They may lead to changes in suicidal thoughts or behaviors

When people consume psilocybin mushrooms, it can have either risky or positive effects on their thoughts and actions about suicide, as shown in a duality in outcomes from a review published in The Journal of Psychopharmacology. Per the review, instances of both heightened and diminished suicidality were attributed to both short- and long-lasting effects of what is commonly known as a bad trip. On the one hand, people with pre-existing anxiety, depression, and suicidal planning reported purposeful suicide attempts, while others experienced exacerbated depression that also led to suicide attempts post-psilocybin intake. Conversely, contrasting narratives revealed cases where pre-existing suicidal thoughts, along with depression in some cases, completely declined after the psilocybin encounter.

In a broader context, another study published in The Journal of Psychopharmacology involving 191,832 individuals shed light on the potential protective aspect of psilocybin use. In this case, people who had consumed classic psychedelic substances in the past, including psilocybin, displayed a significantly reduced likelihood of psychological distress, suicidal thinking, planning, and attempts. In fact, the study suggests that using psilocybin throughout your life, without trying other psychedelic drugs, might be particularly helpful in protecting against mental distress and thoughts of suicide, which aligns with data indicating that psilocybin is likely the safest among traditional psychedelic substances. The mix of risks and potential benefits linked to psilocybin mushrooms shows the need to study their effects further and be careful about how these potent mushrooms may affect mental well-being.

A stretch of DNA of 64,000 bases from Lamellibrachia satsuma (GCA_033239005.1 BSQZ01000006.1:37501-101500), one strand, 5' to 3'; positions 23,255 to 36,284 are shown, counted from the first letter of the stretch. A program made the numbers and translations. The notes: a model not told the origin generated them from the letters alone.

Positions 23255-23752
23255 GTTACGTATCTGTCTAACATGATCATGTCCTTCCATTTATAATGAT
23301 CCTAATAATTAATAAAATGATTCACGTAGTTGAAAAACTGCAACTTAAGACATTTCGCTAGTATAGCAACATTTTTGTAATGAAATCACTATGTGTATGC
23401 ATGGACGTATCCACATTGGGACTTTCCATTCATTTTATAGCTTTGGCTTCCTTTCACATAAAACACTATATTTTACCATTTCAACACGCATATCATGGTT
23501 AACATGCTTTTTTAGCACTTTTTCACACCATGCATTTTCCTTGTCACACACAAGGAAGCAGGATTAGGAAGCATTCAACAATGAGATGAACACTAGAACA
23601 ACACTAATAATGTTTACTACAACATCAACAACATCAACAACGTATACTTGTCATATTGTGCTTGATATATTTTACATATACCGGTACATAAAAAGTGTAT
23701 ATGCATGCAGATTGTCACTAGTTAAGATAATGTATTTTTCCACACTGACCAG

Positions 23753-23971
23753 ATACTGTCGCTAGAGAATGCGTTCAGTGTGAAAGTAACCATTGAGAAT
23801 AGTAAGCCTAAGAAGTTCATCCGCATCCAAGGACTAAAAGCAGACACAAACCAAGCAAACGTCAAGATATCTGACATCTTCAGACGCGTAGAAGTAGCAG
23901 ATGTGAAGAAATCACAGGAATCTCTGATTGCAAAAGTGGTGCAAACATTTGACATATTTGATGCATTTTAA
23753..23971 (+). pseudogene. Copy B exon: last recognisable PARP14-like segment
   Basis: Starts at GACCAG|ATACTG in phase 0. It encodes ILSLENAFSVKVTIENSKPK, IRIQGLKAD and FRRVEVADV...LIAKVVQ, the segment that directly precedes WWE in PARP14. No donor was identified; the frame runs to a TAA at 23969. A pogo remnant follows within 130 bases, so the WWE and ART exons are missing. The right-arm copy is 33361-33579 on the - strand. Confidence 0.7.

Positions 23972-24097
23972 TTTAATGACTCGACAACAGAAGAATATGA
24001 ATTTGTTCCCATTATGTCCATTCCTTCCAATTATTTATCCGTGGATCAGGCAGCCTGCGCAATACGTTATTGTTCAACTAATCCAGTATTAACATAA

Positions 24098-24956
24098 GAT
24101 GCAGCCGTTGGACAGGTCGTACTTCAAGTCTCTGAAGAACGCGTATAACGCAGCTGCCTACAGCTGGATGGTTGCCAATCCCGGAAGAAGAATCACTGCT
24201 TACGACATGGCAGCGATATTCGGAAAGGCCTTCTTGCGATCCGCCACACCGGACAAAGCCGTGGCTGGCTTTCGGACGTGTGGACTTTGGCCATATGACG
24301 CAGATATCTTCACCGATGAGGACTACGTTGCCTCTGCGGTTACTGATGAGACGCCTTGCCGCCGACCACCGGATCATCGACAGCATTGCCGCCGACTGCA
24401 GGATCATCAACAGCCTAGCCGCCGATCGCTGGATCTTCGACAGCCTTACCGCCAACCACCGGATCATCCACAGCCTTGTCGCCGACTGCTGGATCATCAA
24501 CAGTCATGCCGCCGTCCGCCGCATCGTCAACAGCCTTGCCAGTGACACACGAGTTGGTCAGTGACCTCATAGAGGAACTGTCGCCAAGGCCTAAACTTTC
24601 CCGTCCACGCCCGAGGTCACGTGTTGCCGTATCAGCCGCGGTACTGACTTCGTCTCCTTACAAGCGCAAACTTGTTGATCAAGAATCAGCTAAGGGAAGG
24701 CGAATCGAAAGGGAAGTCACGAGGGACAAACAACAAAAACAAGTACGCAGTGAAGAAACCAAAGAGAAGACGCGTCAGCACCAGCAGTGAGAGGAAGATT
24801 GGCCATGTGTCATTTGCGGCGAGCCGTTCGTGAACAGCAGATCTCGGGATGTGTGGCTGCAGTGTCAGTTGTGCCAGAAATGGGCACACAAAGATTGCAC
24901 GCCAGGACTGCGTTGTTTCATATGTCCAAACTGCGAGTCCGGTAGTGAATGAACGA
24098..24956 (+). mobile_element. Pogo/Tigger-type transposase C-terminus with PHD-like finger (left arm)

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Some people experience Hallucinogen Persisting Perception Disorder (HPPD)

Most people take psilocybin mushrooms to unlock a spectrum of experiences, but for some, it may lead to a rare and lingering condition known as Hallucinogen Persisting Perception Disorder (HPPD). People who use hallucinogenic drugs may occasionally re-experience the drug's effects through phenomena called flashbacks, which can actually occur days, weeks, or years after consumption (via Healthline). While some may find these flashbacks pleasant, others face perplexing visual disturbances, such as intensified colors, flashes of color, size confusion, halos, lingering outlines, geometric patterns, images within images, difficulty reading, and a general sense of unease, which may affect their everyday activities. Furthermore, people with HPPD often struggle with additional challenges, including anxiety, panic disorders, depersonalization, derealization, and even suicidal thoughts, which, just like the flashbacks, can unfortunately persist for weeks, months, or years.

According to Psychology Today, while there is no cure for HPPD, managing stress, avoiding substance use (aka alcohol and other drugs), and time can contribute to symptom relief. In addition, therapeutic approaches used for conditions like panic disorder and depression may also be beneficial in managing HPPD symptoms.

You may pass out or lose consciousness